Vladimir Nabokov

NABOKV-L post 0023455, Tue, 13 Nov 2012 22:19:21 -0500

Coriolanus in PF
Vitaly writes:

My question below was met with silence -- here's the bits I have:

"Timon" is the only Shakespeare's play without family ties, romantic
affections, or women of any consequence.
This, along with Timon's misanthropy, must make "Timon" a Botkin's favorite.

"Coriolanus" was a favorite of T.S. Eliot who wrote a poem "Coriolan", and
whom Hazel read. It also serves as a bawdy rhyme in "Brush Up Your
Shakespeare" ("Kiss Me Kate", 1948).
Where the leading lady's name is Lilli Vanessi.

The main character in "Coriolanus" has a 12-line monologue of heroic
couplets when he's ill-at-ease having to beg plebes for their votes, and
this form is presumably considered below the classy unrhymed pentameter but
not quite down to the plebeiean prose.

So to tie it together within the Hazel Hypothesis would go something like

As Botkin's psychogenic fugue is going strong, Hazel's spirit nudges him
with various turns and details of the tale. As this collaboration produces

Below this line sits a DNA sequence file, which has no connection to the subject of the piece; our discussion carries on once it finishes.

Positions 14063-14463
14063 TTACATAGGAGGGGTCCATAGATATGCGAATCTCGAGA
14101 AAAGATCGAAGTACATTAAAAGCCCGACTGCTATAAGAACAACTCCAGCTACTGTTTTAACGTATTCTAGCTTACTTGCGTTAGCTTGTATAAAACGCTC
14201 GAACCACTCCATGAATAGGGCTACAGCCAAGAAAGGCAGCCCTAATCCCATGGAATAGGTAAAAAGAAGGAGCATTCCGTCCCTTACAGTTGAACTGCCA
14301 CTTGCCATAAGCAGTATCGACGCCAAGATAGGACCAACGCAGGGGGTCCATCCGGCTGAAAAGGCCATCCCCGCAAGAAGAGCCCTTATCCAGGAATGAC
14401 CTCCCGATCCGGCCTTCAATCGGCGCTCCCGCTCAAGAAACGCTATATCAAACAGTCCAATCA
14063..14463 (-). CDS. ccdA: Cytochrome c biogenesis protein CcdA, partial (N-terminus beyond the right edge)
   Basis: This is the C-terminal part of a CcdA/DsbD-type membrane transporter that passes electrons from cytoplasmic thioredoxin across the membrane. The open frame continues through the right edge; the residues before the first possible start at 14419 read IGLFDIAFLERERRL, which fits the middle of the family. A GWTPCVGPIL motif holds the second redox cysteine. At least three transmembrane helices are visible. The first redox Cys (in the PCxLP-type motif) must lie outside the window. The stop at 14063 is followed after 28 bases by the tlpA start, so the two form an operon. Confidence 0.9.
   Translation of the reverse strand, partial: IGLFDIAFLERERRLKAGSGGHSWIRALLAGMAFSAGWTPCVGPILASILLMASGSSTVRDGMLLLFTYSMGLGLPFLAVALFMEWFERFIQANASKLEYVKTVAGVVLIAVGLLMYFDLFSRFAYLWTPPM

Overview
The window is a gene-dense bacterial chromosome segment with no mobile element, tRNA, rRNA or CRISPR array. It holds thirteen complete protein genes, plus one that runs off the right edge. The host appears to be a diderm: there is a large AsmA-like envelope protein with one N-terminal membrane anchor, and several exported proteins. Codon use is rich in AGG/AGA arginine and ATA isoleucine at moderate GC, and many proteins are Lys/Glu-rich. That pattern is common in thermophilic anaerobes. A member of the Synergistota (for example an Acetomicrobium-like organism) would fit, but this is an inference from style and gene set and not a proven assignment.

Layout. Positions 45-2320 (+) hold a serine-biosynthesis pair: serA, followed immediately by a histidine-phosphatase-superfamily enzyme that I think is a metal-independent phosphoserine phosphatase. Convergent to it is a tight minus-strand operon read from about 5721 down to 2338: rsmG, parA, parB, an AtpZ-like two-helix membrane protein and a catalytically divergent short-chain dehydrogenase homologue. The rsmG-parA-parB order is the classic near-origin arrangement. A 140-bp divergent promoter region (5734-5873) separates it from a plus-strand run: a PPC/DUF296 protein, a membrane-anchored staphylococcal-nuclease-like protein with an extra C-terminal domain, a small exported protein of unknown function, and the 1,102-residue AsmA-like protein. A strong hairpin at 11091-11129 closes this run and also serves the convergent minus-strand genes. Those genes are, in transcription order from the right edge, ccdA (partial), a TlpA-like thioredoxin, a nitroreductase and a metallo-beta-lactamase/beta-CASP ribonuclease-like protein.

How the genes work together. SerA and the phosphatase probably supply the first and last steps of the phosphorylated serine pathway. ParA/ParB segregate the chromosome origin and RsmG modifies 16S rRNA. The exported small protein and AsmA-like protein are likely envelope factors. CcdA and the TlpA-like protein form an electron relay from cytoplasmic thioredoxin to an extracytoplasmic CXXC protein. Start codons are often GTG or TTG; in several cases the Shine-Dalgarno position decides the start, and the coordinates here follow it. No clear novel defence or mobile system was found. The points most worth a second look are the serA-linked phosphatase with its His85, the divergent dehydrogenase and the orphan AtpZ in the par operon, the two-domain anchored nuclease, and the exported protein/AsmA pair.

an important tunnel to a theater, Botkin's favorite Shakespearian play,
which he knows well in Russian and some Scandinavian, comes to be Kinbote's
talisman, with Timon Alley over the tunnel thrown in.

Hazel, with her contribution, adds a "Coriolanus Lane", with name fresh to
her from T.S. Eliot and Cole Porter (and with another Vanessa vibe).

Shade, after hearing Botkin's tale, steals Timon's words on reflections for
the title of a new poem on reflections in love and death.

Shade also, when hearing of Coriolanus, recalls the play's demeaning
attitude to rhymed couplets and decides to give this poetic form another
life. Lest "the dust on antique time would lie unswept".

on Oct 30 I wrote:
Coriolanus Lane is next to Timon Alley over the passage to Iris Acht's
dressing room.
Timon of Athens figures prominently in the poem and the commentary. Where
is Coriolanus?

Assuming Boyd's Hazel Hypothesis, what did Hazel's spirit try to convey
(to her father, presumably)
with this reference? From Timon we have imagery of reflected light, pale
fire. From Coriolanus I have nothing.

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